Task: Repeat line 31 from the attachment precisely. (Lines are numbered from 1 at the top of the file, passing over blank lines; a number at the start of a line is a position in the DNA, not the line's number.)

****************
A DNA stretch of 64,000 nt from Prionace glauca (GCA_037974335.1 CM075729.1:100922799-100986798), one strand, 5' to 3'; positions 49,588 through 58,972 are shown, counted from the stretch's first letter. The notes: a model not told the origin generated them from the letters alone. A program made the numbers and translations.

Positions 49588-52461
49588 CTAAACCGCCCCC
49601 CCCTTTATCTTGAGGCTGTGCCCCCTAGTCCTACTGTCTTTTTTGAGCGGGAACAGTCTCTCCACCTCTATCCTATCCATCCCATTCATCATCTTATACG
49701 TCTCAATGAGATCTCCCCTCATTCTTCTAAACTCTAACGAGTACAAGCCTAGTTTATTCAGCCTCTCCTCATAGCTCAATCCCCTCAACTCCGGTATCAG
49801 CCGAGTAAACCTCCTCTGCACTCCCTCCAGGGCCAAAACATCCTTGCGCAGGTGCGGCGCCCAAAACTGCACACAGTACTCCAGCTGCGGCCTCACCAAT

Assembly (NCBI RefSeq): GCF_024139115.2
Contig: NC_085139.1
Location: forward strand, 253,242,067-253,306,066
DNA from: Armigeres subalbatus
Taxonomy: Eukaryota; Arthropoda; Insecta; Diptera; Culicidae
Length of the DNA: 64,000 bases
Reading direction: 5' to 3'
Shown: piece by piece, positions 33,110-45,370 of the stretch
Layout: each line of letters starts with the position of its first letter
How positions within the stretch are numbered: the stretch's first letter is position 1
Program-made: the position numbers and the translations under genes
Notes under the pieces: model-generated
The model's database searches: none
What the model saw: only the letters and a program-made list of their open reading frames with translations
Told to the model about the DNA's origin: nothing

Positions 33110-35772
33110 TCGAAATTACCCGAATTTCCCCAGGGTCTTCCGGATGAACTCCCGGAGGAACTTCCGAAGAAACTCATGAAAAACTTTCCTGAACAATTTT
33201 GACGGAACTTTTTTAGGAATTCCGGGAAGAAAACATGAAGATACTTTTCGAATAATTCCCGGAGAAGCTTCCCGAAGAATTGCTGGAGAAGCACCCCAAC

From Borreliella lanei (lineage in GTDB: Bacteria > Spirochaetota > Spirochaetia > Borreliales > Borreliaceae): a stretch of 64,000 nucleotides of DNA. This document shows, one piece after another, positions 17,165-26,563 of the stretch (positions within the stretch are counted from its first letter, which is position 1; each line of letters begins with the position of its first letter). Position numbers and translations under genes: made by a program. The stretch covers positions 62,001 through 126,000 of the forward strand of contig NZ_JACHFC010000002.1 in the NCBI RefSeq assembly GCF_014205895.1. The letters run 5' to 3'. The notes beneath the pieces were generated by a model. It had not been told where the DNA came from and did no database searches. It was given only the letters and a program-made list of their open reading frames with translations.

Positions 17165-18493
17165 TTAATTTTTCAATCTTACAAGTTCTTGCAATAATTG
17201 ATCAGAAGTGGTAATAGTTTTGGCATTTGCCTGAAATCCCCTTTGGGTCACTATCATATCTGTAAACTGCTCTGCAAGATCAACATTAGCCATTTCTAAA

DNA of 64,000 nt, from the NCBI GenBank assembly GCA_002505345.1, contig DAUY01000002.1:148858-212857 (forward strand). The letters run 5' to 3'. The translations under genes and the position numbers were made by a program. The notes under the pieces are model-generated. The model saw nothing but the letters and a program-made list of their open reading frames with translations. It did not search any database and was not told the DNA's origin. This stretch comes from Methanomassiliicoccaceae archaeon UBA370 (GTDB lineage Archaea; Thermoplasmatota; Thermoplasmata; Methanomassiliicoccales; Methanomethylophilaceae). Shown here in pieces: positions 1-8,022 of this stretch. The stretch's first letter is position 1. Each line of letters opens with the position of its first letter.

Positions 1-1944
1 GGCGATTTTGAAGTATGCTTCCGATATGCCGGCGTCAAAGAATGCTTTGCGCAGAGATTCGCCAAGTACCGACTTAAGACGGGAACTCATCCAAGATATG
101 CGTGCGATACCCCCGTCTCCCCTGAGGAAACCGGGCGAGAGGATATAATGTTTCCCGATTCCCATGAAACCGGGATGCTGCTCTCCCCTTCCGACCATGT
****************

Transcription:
1 GGCGATTTTGAAGTATGCTTCCGATATGCCGGCGTCAAAGAATGCTTTGCGCAGAGATTCGCCAAGTACCGACTTAAGACGGGAACTCATCCAAGATATG